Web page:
A description of real life experiences from the streets of Granada, Nicaragua
|I sat with my back against the rented house that I shared with my parents and six
siblings and looked up and down Calle la Libertad, one of the main streets in the
town of Granada, Nicaragua. It was just after dark and and almost every native
Nicaraguan sat outside their homes, chatting with friends and neighbors. Occasionally
perfect strangers would stop while walking by to offer their opinions on the matter being
discussed, with or without invitation from the others - typical of the outgoing attitude of
I had been taking Spanish classes from a nearby school for several weeks, and felt that
it was time to practice the language on native speakers. Sitting on the street curb
seemed like a good way to meet people, but at the time I had no idea as to all that it
would entail. The first experience gave me a taste of what was to come.
I hadn't been sitting there long before a stoutly built man in his mid fifties weaved his
way up and sat down beside me, a half-empty can of Tona, the native brand of beer, in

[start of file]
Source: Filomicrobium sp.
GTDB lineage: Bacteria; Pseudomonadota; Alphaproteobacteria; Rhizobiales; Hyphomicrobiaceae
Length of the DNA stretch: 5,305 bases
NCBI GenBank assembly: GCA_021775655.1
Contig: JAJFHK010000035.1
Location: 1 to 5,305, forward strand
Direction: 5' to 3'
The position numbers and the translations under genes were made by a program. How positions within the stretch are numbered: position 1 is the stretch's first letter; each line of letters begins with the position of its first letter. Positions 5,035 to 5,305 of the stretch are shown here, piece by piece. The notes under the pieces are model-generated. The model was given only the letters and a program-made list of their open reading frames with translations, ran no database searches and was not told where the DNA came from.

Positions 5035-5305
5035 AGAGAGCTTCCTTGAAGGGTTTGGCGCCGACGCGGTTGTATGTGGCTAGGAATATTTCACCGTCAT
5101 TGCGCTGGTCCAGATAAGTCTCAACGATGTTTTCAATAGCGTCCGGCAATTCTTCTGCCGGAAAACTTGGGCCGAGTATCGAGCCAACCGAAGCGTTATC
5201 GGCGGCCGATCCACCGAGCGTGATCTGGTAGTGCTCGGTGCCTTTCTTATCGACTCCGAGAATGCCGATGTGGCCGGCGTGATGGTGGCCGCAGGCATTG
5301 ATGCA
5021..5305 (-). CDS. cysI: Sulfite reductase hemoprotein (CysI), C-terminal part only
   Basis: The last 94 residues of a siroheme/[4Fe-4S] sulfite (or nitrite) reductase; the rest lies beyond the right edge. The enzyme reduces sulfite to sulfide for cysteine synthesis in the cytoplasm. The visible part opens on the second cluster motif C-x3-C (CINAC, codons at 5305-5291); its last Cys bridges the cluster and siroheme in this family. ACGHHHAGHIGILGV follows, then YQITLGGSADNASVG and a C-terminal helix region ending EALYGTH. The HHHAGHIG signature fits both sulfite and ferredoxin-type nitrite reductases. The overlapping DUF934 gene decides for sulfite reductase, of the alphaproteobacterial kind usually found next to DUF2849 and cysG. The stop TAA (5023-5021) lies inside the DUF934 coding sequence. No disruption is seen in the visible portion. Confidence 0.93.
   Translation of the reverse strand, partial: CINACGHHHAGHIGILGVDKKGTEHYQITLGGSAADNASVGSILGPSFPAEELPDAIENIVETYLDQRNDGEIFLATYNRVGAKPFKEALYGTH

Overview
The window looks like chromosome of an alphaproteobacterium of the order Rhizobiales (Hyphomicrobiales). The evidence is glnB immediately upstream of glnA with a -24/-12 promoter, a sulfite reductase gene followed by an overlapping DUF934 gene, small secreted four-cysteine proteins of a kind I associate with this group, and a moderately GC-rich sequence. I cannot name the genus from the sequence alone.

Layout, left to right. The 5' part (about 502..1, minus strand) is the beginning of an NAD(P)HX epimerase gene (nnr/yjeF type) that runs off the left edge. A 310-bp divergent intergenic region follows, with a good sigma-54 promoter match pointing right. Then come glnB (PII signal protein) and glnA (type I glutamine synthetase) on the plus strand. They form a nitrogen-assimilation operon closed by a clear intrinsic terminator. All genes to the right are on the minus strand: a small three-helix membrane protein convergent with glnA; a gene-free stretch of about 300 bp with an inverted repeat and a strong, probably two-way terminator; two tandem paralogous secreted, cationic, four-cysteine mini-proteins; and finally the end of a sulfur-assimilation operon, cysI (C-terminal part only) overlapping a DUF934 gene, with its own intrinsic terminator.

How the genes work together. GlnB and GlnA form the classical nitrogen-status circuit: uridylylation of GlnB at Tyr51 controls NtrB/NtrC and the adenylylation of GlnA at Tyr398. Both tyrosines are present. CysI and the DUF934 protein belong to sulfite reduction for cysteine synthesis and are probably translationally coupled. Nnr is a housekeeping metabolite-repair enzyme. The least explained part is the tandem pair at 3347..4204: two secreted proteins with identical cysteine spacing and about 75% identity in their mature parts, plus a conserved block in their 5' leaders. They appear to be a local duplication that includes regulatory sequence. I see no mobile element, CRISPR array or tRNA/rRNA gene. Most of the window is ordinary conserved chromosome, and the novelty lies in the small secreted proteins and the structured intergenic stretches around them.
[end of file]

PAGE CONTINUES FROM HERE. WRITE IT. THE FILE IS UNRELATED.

"Quieres probarla?" ("Do you want to try it?") Was the first thing he asked me, holding
out the beer in an unsteady hand. Being a responsible sixteen-year-old, and more than
a little unsure as to the cleanliness of the mouth of the can, I refused, and gently tried
to get him to leave me alone.
I had many pre-conceived ideas about the character of the people I would meet, partly
because I was young, and partly because I had never done anything like this before and
didn't know what else to expect. I believed that the streets were crawling with people
that were just waiting to take advantage of me, and needless to say, I wrote off this
man as one of them - some drunk, probably homeless, looking for money or a place to
However, as I listened to his slightly drunken Spanish, I came realize that the situation
was almost the opposite. It turned out that he was one of the neighbors, who despite